Life Cycle Assessments have become an important part of the evaluation of new materials and projects in recent years. Writing in the journal Sustainability, researchers from France and the US have investigated the role of artificial intelligence in conducting material Life Cycle Assessments.
Study: Implementing Artificial Intelligence Techniques to Predict Environmental Impacts: Case of Construction Products. Image Credit: Diyajyoti/Shutterstock.com
Life Cycle Assessments in the Construction Industry
Construction is one of the main industries in modern society. Buildings account for approximately forty percent of the primary energy consumption and thirty-six percent of greenhouse gas emissions in Europe, significantly contributing to anthropogenic climate change. Due to the urgent need to address human impact on the environment and achieve net-zero carbon emissions, there is a pressing urgency for reducing the contribution of the construction sector.
There is a deepening understanding of the need for energy efficiency in the construction industry, but there is a poorer understanding of the impacts of building materials themselves. Amongst the strategies developed recently to tackle this issue, Life Cycle Assessments are a powerful analytical tool.
Life Cycle Assessments evaluate the environmental impact of a material or product over its entire lifespan, from the exploitation and processing of raw materials to the generation of waste and eventual disposal of materials. Life Cycle Assessments are time-intensive and require meticulous analysis and robust, systematic investigation to understand the total impact of a product, process, or service.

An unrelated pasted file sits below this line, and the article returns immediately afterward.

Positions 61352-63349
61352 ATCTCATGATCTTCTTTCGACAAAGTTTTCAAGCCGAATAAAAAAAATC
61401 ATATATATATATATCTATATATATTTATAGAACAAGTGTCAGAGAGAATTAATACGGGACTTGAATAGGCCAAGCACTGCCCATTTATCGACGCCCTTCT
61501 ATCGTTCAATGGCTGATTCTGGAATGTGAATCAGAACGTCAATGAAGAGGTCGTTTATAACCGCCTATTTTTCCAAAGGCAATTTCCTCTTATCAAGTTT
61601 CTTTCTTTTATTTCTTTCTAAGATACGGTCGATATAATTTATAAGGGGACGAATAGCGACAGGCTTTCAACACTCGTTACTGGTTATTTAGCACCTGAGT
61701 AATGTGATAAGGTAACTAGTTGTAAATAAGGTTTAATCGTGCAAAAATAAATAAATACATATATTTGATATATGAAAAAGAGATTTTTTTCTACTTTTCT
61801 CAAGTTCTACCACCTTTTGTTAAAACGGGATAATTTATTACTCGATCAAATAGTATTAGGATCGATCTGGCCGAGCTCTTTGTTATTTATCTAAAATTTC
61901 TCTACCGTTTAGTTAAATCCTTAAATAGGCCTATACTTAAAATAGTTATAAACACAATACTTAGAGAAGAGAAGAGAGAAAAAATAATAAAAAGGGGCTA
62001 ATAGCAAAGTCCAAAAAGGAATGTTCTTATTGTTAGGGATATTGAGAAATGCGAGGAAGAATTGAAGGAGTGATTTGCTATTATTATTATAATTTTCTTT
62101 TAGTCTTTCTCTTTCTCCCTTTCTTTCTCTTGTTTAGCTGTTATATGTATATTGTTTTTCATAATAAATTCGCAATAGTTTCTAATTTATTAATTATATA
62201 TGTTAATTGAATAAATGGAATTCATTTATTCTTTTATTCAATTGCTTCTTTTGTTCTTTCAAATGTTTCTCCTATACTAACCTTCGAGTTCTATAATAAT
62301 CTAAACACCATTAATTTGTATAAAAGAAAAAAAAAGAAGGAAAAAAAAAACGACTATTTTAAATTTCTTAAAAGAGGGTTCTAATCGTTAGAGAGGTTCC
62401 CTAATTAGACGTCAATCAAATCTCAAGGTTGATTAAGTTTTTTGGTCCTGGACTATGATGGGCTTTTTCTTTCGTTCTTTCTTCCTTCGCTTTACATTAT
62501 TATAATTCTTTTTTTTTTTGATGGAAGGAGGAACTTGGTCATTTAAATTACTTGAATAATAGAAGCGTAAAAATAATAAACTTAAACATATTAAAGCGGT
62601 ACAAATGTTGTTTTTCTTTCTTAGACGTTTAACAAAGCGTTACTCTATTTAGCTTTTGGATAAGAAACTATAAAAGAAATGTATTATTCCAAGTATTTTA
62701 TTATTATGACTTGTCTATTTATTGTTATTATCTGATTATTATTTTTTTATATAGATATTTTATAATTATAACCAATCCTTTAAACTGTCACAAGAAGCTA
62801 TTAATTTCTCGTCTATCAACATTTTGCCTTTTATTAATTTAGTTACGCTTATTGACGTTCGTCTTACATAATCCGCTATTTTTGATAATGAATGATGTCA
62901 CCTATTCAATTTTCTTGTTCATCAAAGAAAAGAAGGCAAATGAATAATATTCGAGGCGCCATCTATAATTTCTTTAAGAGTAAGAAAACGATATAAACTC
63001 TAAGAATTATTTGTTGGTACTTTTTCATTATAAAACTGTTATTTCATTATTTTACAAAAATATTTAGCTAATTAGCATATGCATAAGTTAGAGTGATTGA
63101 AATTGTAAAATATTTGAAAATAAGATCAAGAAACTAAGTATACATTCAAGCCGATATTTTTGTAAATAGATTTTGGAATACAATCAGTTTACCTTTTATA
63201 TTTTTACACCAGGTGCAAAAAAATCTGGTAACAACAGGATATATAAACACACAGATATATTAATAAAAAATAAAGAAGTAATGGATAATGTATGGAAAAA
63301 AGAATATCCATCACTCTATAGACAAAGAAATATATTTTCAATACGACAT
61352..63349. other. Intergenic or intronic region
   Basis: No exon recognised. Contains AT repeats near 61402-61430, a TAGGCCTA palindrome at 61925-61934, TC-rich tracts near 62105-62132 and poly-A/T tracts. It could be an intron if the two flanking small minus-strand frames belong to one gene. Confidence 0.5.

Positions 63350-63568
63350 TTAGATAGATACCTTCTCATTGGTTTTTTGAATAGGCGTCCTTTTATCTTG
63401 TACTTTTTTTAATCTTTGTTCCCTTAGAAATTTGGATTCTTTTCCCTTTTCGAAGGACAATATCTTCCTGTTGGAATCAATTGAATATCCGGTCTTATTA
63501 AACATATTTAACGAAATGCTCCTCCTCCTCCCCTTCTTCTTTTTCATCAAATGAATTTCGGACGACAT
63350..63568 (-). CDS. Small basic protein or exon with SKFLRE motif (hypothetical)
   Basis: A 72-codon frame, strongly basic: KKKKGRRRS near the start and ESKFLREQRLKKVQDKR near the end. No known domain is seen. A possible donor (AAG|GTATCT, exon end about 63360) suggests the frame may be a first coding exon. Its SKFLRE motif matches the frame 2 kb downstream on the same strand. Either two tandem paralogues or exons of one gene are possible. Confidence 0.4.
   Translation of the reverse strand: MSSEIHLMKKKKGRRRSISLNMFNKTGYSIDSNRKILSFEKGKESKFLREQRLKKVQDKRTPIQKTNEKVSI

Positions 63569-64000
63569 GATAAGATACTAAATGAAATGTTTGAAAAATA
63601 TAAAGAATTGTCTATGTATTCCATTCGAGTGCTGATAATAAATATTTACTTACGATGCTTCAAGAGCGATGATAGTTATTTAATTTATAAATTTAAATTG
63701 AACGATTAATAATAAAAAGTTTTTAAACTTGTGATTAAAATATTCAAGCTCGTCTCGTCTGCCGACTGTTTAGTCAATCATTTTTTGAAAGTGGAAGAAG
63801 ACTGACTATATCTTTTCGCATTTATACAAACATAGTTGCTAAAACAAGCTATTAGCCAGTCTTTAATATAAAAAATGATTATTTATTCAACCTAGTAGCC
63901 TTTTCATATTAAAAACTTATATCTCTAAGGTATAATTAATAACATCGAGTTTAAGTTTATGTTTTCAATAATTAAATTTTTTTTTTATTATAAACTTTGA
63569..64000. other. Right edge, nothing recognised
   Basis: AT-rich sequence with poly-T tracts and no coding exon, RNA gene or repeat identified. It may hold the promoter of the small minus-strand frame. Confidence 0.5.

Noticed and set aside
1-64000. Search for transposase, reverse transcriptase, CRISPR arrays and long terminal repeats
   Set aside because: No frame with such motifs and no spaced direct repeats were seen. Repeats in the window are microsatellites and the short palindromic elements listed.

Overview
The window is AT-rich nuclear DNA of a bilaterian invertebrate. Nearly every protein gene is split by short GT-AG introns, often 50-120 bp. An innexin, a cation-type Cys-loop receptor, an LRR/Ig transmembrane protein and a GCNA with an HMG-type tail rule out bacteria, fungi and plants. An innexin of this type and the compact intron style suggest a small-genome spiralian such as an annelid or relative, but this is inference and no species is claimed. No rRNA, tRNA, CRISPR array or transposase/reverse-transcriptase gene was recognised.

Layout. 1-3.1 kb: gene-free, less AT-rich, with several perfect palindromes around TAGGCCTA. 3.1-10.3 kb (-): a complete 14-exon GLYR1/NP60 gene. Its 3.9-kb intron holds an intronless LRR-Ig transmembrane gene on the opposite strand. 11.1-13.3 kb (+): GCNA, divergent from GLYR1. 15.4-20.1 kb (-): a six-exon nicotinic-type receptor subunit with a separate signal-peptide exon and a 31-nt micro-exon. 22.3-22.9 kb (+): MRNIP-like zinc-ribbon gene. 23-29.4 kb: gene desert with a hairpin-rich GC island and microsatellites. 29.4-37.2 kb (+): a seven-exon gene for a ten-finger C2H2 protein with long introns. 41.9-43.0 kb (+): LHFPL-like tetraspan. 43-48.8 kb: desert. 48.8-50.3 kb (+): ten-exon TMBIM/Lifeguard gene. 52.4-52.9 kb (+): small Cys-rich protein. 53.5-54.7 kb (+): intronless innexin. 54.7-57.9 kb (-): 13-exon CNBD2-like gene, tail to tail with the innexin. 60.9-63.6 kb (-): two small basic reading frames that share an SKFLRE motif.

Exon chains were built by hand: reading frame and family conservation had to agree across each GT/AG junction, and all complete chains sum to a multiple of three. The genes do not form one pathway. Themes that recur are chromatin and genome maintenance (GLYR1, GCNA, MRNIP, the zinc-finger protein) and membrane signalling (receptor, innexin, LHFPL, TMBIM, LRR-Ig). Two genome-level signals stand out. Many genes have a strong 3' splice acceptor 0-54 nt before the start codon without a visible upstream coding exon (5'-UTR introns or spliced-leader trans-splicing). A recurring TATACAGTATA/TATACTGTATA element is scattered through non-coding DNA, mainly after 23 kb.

Many agencies and bodies have developed frameworks for developing Life Cycle Assessments in recent years. For instance, the European Union has developed Level(s), a framework to integrate Life Cycle Assessments into sustainability initiatives as part of its transition to carbon neutrality and a green economy. Whilst not a certification scheme, Environmental Product Declarations can be used to communicate the results of Life Cycle Assessments to stakeholders and customers.
A flow diagram representation of the ensemble method. Image Credit: Koyamparambath, A et al., Sustainability
There is a growing need to estimate the environmental impact of products and materials in the construction industry with a high degree of accuracy. Artificial intelligence has developed rapidly in recent years, finding applications in numerous industries, and can play a key role in improving the accuracy of Life Cycle Assessments.
Artificial intelligence is a wide-ranging discipline that envelopes everything that makes a machine “intelligent.” A subset of artificial intelligence is machine learning. Machine learning refers to statistical and mathematical algorithms that “learn” from previous experience in the form of datasets to improve future performance. Machine learning has numerous real-world applications.